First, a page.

Like every other area of corporate communications, from PR to advertising, the social in social media is the leading influencer effecting the creative upgrade.

finding new media outlets

For GE, that means taking advantage of previously untapped platforms like late night talk, boosting “Fallonventions” on the Jimmy Fallon Show to demonstrate the brand’s human side.

Others describe the new approach as moving from data to gut, and doing what connects emotionally. United States Gypsum (USG), hardly a warm and fuzzy candidate for storytelling, did just that in their “It’s Your World” ad series.

With user experience driving this new approach, the goal is to connect potential buyers using content that explains a brand’s product in an engaging and educational manner. How well that will work with traditional buyers used to making dollars and cents decisions based on bottom line performance will determine B-to-B creative in a way that could be hugely transformative.

And if its proven effective in the long run over traditional methods, the need for involving creative direction that’s familiar with social media will be paramount.

facebook says party’s over

Brand reach plummeted after Facebook hit the brakes on organic.

Ogilvy Social describes how brand reach plummeted after Facebook hit the brakes on organic.

Brands, Markets, Budgets Strategy

Once not so very long ago, retail business had a narrow choice of media for advertising and marketing; the Yellow Pages, newspapers, and broadcast. Depending on the size of the market, a newspaper or two may have offered competitive rates, along with radio and t.v. But unless your business was cars, clothes, furniture or groceries, it was pretty much hit or miss.

As broadband began rolling out there was a brief moment when print was cruising laid back at altitude while digital media was taxiing for takeoff. Didn’t last long. Overnight, print and the public airwaves found themselves powerless to head off the rush to the exits by marketers chasing the promise of free forever online homesteads. Woot. Continue reading

disney’s yellow shoes fit cd perfectly

 

disney-yellow-shoes-IMG_0255-800px

Will Gay Wears Yellow Shoes At Helm of Disney In-House Creative

What’s it like to head up the in-house shop in charge of Disney messaging? For Yellow Shoes creative director Will Gay, it’s just another day in the candy store, where his clients include Disney Parks, Adventures by Disney, Disney Vacation Club, Disney Cruise Line and Disney’s Aulani Resort and Spa.

Speaking to over 75 Ad Fed Tampa Bay members and guests, Gay recalled his beginnings as an art director and his fascination with how completely the Wonderful World of Disney, an NBC network pioneer in the early days of broadcast television, engaged the audience.

“I realized that what the audience was watching was just one big infomercial, and then it dawned on me that if people can be entertained they’ll forget they’re being advertised to,” a connection made as he studied how Walt Disney approached the marketing challenge.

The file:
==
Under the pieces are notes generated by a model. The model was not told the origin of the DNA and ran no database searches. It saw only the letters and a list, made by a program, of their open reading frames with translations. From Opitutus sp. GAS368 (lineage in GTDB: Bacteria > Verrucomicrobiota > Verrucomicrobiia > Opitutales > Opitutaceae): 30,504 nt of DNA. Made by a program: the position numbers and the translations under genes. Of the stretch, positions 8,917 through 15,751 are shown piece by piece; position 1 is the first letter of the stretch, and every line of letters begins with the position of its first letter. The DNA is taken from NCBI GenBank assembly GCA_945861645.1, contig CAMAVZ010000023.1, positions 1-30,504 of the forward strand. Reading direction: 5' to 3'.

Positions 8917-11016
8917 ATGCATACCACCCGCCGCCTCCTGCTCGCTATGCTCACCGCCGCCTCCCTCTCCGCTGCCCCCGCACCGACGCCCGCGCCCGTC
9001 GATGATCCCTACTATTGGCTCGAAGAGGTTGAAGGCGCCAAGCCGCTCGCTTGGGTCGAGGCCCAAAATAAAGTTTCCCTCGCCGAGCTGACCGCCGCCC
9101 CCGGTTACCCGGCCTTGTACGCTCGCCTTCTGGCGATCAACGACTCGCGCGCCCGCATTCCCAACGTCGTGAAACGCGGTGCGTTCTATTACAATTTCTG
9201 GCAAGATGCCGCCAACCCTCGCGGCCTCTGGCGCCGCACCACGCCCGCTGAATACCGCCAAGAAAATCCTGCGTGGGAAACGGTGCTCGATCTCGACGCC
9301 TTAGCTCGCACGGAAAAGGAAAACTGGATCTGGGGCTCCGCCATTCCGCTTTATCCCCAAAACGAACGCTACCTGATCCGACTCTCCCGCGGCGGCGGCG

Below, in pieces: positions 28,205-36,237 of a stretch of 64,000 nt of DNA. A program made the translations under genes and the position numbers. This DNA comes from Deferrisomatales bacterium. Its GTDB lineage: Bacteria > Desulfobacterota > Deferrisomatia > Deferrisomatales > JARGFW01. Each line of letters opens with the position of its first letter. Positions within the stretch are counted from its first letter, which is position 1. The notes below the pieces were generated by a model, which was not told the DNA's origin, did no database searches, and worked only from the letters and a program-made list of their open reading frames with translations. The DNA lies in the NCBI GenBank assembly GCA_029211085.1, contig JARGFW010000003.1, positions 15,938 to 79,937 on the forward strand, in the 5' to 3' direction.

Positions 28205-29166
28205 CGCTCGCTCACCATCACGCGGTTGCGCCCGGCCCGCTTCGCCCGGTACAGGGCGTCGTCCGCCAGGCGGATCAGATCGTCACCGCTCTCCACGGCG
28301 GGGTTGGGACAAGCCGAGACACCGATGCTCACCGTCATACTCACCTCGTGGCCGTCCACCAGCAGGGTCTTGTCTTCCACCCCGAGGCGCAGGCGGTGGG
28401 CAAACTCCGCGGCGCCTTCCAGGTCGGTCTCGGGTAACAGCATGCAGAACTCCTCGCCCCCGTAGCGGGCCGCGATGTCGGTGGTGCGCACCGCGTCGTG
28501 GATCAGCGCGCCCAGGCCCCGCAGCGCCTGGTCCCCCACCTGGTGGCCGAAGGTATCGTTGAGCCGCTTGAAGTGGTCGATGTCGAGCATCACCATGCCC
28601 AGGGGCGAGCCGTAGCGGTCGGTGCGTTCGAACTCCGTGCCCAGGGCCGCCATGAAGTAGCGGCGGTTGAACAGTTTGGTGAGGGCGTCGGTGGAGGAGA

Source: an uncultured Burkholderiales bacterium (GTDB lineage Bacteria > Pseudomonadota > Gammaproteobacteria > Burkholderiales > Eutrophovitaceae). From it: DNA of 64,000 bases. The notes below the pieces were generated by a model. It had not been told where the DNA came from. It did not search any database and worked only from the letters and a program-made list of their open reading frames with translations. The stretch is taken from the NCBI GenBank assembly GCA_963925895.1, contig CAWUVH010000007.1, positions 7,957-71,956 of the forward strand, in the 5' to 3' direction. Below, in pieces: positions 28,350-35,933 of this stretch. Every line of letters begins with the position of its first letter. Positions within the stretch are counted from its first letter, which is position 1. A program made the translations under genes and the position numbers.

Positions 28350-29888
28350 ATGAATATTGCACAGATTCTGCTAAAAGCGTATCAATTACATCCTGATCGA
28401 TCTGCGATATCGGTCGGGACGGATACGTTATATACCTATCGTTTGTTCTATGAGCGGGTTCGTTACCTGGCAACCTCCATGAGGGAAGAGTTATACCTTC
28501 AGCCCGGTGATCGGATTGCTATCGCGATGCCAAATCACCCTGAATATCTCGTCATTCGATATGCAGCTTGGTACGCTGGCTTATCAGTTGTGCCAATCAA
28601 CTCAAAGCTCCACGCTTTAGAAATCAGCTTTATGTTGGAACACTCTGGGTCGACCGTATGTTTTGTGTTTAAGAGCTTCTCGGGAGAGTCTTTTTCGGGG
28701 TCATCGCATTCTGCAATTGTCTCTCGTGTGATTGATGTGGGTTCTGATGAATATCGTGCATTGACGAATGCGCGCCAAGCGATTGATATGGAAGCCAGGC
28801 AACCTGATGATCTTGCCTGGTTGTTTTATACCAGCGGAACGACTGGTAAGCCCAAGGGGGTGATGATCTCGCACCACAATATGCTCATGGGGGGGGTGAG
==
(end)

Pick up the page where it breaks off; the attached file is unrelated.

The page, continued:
Yellow Shoes the agency was the solution to a problem the various Disney brands – which includes eight theme parks – were having running their campaigns independently of each other. The agency’s name reflects the color of the footwear of Disney’s most famous icon, Mickey Mouse.

Gay’s biggest success, the recent Free The Goat campaign, was powered by Disney’s highly developed network of bloggers, a healthy portion of social media, and a popular Twitter #freethegoat hashtag that’s still popping up. The goal, aside from driving attendance, was to directly channel user involvement and to capture the unique metrics of a devoted consumer.

marketing essentials: point of contact info

grow financial's earth day promo

I celebrated Earth Day 2013 by dropping by the local branch of Grow Financial, a local federal credit union, prompted by their attractive back page print promotion in the Tampa Bay Times offering free slash pines (limit five – while supplies last.)

I planned my pickup to coincide with a local account pitch that morning, and was relieved at the lack of cars in the parking lot, indicating a short wait time. Their new branch office was a pleasant blend of refreshing graphics and smiling faces.

grow-financial-IMG_0132Waving their ad in my hand I walked towards the receptionist to claim my prize and was surprised when the only interaction was her announcement that instead of the promised five seedlings the promo was limited to two. Still very much worth the effort. To me, if not marketing.

Because that’s where my point-of-contact began and ended. Directed to the box of pine lifts bagged and ready for retrieval behind her desk, I grabbed my reward for showing up and left just as quickly as I entered. No registration kiosk, form, or social media signup. No harvesting of email or local address. Not even a card drop. It wasn’t an unpleasant experience, far from it. Just a big surprise from the standpoint of someone who sees opportunity unfulfilled.

On my own I grabbed their services brochure from the take-away wall board on the way out, but in the meantime this well intentioned promo fell surprisingly short on the followup.